Emily: I think if you want to be in a triad that the happening organically, regardless of you just being like, we're trying to find a third. That I think is the best way in which to have a relationship with three people simultaneously. You're having multiple evil like we always say you have multiple relationships in a triad. It's a relationship with each of the people separately and then also the triad relationship.
Jase: The fact that over time it could change from being just one partner dating to both dating separately, more like a V to then being a triad to maybe going back to just some dating. In order for this to last and grow, all of those options need to be on the table. They need to be okay on options, right?
Emily: Absolutely, it can't just be one or the other or nothing.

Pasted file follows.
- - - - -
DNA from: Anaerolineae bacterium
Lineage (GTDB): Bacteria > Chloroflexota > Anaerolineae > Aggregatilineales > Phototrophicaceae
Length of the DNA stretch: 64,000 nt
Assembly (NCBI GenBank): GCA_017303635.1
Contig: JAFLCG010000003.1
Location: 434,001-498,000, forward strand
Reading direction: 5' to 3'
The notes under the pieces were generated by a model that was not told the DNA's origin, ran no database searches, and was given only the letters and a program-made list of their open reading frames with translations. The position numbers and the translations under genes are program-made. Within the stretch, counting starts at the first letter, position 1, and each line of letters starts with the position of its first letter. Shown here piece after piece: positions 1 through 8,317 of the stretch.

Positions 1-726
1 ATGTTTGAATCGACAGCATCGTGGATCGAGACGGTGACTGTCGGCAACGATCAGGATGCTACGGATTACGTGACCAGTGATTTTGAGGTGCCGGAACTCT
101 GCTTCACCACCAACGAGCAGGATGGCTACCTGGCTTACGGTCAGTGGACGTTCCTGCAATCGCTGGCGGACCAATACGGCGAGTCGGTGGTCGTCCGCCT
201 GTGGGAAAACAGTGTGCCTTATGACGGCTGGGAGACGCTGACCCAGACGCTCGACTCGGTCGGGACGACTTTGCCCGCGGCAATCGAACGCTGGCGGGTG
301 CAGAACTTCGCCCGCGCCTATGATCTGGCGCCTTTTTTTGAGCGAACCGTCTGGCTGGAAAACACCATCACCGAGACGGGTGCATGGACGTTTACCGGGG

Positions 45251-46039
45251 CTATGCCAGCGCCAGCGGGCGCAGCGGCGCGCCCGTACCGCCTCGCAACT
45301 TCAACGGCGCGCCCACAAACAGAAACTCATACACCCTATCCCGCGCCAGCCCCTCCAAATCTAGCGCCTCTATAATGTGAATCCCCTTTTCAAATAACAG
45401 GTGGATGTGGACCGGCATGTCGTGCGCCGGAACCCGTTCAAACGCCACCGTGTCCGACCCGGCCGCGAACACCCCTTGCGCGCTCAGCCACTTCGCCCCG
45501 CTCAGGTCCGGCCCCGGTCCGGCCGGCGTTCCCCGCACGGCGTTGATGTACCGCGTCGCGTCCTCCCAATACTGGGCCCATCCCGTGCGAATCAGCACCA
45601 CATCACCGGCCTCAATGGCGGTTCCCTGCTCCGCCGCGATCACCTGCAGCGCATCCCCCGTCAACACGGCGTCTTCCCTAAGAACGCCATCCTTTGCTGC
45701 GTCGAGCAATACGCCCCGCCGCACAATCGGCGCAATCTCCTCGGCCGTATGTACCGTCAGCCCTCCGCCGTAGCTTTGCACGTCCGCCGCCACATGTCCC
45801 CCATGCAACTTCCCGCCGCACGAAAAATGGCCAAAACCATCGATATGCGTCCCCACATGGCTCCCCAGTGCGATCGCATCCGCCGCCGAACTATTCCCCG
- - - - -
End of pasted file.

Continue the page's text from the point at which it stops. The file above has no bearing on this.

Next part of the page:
Jase: Okay. Our next warning sign is if your only support network is your monogamous partner. If you're a single person right now thinking is my only support network, whoever I'm dating at the time. That [crosstalk] applies either way. This one feels it's pretty simple right there, but I think it hints at some elements of co-dependency, which again, I think co-dependency is something that's actually very praised in our culture. I don't think that if you do this, I don't think that means something is wrong with you. I think you've probably just learned some habits and some thoughts and some beliefs that are not actually very healthy but are very normal if that makes sense. It is very common and very normal and so no one else is going to call that out but not actually the healthiest thing for you and. When you try doing something like polyamory or non-monogamy, that's going to come and bite you because all of a sudden it's like I have no other place for support besides this.